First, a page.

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acquaintance amusement appeared ation attention Barmouth beautiful became believe Berkshire bosom brother Caleb Williams canton of Uri character child companion conceived countenance creature daughter dear degree delight Dijon distress endeavoured engaged eyes father favour favourite feel felt Fleetwood fortune Genoa Genoese George Bradshaw Gifford guilt habits hand happy heard heart honourable hour human husband imagination innocent Kenrick King of France knew labour lady less letter live looked Lord Lindsey louis d'or Lyons Macneil manner marriage married Mary means ment Merionethshire mind misanthrope morning nature never object observed occasion Paris passed passion perhaps person pleasure present racter recollection rendered respect Ruffigny Scarborough scarcely scene seemed sentiment situation society sort soul species spirit suffered Switzerland tell temper thing thought thousand tion told took uncle Vaublanc whole wife wish Withers woman young youth
Page 333 - ... my mind underwent a strange revolution. I no longer distinctly knew where I was, or could distinguish fiction from reality. I looked wildly, and with glassy eyes, all round the room; I gazed at the figure of Mary; I thought it was, and it was not, Mary. With mad and idle action, I put some provisions on her plate; I bowed to her in mockery, and invited her to eat. Then again I grew serious and vehement; I addressed her with inward and convulsive accents, in the language of reproach; I declaimed,...
Page viii - This I apprehended could best be effected by a secret murder, to the investigation of which the innocent victim should be impelled by an unconquerable spirit of curiosity. The murderer would thus have a sufficient motive to persecute the unhappy discoverer, that he might deprive him of peace, character, and credit, and have him for ever in his power.
Page xii - Falkland -was my Bluebeard, who had perpetrated atrocious crimes, which, if discovered, he might expect to have all the world roused to revenge against him. Caleb Williams was the wife, who, in spite of warning, persisted in his attempts to discover the forbidden secret; and, when he had succeeded, struggled as fruitlessly to escape the consequences, as the wife of Bluebeard in washing the Ley of the ensanguined chamber...
Page 150 - It is better to go to the house of mourning, than to go to the house of feasting: for that is the end of all men ; and the living will lay it to his heart. Sorrow is better than laughter: for by the sadness of the countenance the heart is made better.
Page vii - I formed a conception of a book of fictitious adventure, that should in some way be distinguished by a very powerful interest. Pursuing this idea, I invented first the third volume of my tale, then the second, and last of all the first.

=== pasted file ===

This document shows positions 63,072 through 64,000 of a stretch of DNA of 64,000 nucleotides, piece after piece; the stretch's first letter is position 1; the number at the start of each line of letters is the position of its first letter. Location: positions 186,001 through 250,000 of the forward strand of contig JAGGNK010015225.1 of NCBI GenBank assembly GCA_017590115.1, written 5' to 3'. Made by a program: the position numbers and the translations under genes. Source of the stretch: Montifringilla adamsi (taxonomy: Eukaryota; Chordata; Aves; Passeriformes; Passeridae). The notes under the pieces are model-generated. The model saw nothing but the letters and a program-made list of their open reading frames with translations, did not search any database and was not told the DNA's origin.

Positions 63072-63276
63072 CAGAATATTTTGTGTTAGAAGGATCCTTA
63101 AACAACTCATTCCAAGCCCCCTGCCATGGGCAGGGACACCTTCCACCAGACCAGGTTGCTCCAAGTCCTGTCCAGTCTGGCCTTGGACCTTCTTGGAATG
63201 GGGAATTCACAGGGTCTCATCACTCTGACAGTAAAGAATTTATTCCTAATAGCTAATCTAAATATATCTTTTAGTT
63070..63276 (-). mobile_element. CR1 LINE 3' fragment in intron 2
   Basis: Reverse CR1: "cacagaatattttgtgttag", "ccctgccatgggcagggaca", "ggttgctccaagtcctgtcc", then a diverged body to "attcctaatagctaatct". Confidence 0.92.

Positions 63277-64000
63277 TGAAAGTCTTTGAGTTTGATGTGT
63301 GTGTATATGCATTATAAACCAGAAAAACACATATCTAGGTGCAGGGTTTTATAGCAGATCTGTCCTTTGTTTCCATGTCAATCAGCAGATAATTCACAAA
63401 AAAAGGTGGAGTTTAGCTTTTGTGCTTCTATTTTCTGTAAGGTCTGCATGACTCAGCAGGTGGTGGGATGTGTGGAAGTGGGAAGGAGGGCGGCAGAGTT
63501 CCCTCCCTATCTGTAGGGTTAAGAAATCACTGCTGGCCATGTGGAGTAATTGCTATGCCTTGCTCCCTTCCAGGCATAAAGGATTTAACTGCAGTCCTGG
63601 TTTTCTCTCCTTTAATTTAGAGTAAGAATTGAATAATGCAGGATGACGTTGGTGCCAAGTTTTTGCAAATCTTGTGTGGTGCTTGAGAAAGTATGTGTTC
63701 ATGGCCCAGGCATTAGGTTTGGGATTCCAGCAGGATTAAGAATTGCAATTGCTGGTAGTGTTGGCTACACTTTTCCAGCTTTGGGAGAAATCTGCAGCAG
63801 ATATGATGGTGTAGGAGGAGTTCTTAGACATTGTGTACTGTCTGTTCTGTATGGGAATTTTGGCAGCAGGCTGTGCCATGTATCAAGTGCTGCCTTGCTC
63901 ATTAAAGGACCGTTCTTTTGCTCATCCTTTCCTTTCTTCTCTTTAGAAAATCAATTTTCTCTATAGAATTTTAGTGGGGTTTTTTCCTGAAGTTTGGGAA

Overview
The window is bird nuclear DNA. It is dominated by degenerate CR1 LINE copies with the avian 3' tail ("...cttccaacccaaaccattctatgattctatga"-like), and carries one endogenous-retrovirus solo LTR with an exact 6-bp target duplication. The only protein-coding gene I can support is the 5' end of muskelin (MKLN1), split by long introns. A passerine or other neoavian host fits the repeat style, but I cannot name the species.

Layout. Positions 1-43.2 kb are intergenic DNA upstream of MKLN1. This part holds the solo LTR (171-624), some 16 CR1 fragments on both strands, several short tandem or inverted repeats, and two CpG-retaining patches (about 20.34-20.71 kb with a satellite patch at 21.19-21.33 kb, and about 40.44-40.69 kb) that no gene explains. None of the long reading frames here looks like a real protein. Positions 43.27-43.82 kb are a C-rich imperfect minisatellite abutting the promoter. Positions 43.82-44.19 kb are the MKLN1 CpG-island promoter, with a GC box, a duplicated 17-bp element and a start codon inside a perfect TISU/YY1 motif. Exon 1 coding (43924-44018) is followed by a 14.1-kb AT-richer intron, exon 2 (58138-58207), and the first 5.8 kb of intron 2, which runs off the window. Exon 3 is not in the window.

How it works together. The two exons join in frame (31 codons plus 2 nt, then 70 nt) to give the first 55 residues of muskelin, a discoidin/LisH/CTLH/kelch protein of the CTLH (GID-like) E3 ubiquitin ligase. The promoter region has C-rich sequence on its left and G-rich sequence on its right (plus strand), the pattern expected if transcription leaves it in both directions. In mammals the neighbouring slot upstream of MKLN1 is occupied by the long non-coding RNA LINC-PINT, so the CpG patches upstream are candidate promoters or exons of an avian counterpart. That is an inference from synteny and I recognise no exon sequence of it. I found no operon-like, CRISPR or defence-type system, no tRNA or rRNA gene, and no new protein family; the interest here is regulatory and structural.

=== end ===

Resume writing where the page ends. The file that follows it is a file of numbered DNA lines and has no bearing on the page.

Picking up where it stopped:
Page ix - I said to myself a thousand times ' I will write a tale, that shall constitute an epoch in the mind of the reader, that no one, after he has read it, shall ever be exactly the same man that he was before.
Page xii - Phale" a French Protestant in the times of the fiercest persecution of the Huguenots, who fled through France in the utmost terror, in the midst of eternal alarms and hair-breadth escapes, having her quarters perpetually beaten up, and by scarcely any chance finding a moment's interval of security.1 I turned over the pages of a tremendous compilation, entitled "God's Revenge against Murder...
Page 27 - Between the acting of a dreadful thing And the first motion, all the interim is Like a phantasma, or a hideous dream : The genius, and the mortal instruments, Are then in council; and the state of man, Like to a little kingdom, suffers then The nature of an insurrection.
Page 98 - In school he lays in the materials of thinking; but in his sports he actually thinks: he whets his faculties, and he opens his eyes. The child, from the moment of his birth, is an experimental philosopher: he essays his organs and his limbs, and learns the use of his muscles. Every one who will attentively observe him, will find that this is his perpetual employment. But the whole process depends upon liberty. Put him into a mill, and his understanding will improve no more than that of the horse...
Page xiv - One caution I have particularly sought to exercise : " not to repeat myself/ Caleb Williams was a story of very surprising and uncommon events, but which were supposed to be entirely within the laws and established course of nature, as she operates in the planet we inhabit The story of St Leon is of the miraculous class ; and its design, to * mix human feelings and passions with incredible situations, and thus render them impressive and interesting.